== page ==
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Foreclosure programs aimed at judges, lawyers

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The Indiana Supreme Court announced today it's partnering with Indiana Legal Services Inc. and the Legal Aid Society of Southwest Ohio to sponsor training for attorneys, judges, and mediators about how to help families facing foreclosure.

Chief Justice Randall T. Shepard recently announced the plan to train more people in the legal community than any other state about how to deal with the foreclosure crisis, including asking attorneys to take these cases pro bono.

The training begins March 6 with a special education program dedicated to mortgage foreclosure issues. This is the first of many specially designed to educate judges and lawyers about new loan-modification programs and mediation options. Indiana trial courts have seen nearly a 50 percent increase in the number of foreclosure cases filed in the past five years, and the Supreme Court wants to assist courts as they deal with the influx of foreclosure cases.

The training, "How do we get out of this mess?" is from 8:30 a.m. to 4 p.m. at the Indiana Housing and Community Development Authority, 30 S. Meridian St., 8th Floor, Indianapolis. At this training and others, the Supreme Court will offer scholarships to private attorneys who complete the training and agree to handle one mortgage foreclosure case on a pro bono basis.

Cost to attend is $50 for private attorneys and $15 for non-profit attorneys; 6.5 hours of CLE are pending. Lunch is provided, and attendees are encouraged, but not required, to bring a laptop for the case study.

Online and downloadable registration is available on Indiana Legal Services' Web site. Questions or concerns can be directed to Marcy Wenzler at (812) 339-7668. Information about future programs will be available on the court's Web site.

Look for a story in the March 4-17, 2009, issue of Indiana Lawyer about what Marion County courts are doing to address foreclosures.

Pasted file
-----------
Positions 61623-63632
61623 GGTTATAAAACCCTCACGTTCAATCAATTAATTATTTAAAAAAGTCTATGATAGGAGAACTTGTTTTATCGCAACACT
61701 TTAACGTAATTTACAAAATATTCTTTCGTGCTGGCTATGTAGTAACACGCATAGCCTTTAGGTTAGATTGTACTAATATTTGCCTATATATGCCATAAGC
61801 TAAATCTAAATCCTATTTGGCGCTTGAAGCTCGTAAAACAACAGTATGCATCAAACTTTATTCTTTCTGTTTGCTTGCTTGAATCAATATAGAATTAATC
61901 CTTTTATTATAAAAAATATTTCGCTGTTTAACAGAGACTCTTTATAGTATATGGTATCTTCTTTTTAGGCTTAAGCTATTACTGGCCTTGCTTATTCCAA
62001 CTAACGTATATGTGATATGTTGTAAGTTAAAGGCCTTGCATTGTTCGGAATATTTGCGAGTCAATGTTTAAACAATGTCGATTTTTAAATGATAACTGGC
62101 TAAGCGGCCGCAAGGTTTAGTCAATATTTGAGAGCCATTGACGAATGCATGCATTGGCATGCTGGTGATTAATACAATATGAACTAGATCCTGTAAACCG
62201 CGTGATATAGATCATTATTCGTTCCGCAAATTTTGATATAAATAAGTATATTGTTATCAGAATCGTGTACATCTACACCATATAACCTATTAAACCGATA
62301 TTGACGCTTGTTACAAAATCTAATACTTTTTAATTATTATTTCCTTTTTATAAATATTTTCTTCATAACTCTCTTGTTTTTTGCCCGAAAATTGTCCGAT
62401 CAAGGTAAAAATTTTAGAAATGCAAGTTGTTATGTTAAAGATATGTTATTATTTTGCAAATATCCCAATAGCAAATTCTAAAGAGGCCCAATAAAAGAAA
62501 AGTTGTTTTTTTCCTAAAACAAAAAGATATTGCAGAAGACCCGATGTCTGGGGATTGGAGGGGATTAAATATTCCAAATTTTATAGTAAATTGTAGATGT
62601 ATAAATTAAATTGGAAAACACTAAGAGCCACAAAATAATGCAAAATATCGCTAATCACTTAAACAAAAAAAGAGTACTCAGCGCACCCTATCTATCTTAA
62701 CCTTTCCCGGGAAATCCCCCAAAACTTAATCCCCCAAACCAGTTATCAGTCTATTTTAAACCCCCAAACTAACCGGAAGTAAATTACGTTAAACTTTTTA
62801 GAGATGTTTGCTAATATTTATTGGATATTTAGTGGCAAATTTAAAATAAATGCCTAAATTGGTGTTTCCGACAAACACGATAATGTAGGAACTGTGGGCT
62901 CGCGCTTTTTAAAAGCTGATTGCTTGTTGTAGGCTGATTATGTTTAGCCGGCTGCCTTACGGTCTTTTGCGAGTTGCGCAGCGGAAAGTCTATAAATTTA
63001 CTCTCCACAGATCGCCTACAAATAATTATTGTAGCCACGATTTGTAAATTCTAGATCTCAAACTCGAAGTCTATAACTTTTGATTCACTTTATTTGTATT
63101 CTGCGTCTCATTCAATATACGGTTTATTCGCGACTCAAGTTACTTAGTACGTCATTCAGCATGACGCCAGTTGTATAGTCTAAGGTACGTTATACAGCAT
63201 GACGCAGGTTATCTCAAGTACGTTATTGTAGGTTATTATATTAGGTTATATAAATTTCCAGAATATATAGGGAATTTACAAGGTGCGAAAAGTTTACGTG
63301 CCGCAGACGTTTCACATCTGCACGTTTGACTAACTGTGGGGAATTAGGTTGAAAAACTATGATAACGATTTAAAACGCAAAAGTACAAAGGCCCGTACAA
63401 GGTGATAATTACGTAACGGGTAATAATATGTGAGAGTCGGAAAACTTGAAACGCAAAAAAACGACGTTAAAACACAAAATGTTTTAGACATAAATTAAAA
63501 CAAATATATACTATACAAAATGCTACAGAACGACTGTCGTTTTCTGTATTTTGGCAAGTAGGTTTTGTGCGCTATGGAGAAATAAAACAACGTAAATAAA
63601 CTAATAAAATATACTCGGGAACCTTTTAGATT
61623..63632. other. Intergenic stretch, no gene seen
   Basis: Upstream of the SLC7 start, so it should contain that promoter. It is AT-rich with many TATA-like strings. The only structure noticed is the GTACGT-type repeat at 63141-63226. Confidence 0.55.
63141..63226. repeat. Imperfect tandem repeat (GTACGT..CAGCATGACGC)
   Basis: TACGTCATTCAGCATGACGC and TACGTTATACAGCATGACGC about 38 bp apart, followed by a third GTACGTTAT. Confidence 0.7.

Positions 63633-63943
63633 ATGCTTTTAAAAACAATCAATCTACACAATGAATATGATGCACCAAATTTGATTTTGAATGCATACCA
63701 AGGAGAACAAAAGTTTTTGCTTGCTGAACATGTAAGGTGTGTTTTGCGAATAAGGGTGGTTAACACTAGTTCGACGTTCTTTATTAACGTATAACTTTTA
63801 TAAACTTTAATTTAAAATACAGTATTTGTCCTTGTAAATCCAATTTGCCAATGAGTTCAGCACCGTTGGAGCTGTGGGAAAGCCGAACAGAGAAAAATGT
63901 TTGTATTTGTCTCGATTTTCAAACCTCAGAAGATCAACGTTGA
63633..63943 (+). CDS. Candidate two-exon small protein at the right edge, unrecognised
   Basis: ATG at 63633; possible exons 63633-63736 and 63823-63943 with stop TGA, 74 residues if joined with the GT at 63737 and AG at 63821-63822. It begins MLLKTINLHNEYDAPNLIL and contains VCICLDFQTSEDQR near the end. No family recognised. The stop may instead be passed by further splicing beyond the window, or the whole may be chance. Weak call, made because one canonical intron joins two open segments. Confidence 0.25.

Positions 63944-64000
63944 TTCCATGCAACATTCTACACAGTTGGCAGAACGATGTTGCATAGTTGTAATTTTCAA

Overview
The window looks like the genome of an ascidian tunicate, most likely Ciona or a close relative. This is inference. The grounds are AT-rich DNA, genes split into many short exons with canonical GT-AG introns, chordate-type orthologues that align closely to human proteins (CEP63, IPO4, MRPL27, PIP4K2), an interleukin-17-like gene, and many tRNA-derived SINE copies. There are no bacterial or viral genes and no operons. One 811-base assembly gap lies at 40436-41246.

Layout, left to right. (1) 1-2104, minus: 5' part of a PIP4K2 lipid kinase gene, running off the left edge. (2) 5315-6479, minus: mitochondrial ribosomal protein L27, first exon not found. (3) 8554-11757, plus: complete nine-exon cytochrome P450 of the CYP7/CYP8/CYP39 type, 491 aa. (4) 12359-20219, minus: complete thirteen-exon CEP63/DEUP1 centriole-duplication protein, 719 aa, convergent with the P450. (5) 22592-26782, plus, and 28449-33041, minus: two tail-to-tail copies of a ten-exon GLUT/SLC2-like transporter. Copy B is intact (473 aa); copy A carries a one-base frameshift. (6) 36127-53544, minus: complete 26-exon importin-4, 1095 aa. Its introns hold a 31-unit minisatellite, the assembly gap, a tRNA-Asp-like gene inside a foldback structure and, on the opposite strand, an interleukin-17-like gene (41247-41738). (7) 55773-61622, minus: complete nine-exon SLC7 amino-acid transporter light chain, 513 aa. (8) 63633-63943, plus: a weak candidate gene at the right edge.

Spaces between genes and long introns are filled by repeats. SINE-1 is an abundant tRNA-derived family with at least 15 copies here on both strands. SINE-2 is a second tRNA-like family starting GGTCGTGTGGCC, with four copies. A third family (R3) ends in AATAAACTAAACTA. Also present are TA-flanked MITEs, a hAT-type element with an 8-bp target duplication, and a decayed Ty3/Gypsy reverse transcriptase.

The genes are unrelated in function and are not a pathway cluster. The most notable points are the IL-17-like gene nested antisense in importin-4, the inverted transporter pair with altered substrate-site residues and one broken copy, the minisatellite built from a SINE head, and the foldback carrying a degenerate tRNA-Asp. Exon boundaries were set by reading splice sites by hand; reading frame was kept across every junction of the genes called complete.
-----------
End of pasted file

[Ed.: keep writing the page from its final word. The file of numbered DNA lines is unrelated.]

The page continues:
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  1. OK, now do something about this preverted anacronism

  2. William Hartley prosecutor of Wabash county constantly violates people rights. Withholds statement's, is bias towards certain people. His actions have ruined lives and families. In this county you question him or go out of town for a lawyer,he finds a way to make things worse for you. Unfair,biased and crooked.

  3. why is the State trying to play GOD? Automatic sealing of a record is immoral. People should have the right to decide how to handle a record. the state is playing GOD. I have searched for decades, then you want me to pay someone a huge price to contact my son. THIS is extortion and gestapo control. OPEN THE RECORDS NOW. OPEN THE RECORDS NOW. OPEN THE RECORDS NOW.

  4. I haven't made some of the best choices in the last two years I have been to marion county jail 1 and two on three different occasions each time of release dates I've spent 48 to 72 hours after date of release losing a job being denied my freedom after ordered please help

  5. Out here in Kansas, where I now work as a government attorney, we are nearing the end of a process that could have relevance in this matter: "Senate Bill 45 would allow any adult otherwise able to possess a handgun under state and federal laws to carry that gun concealed as a matter of course without a permit. This move, commonly called constitutional carry, would elevate the state to the same club that Vermont, Arizona, Alaska and Wyoming have joined in the past generation." More reading here: http://www.guns.com/2015/03/18/kansas-house-panel-goes-all-in-on-constitutional-carry-measure/ Time to man up, Hoosiers. (And I do not mean that in a sexist way.)

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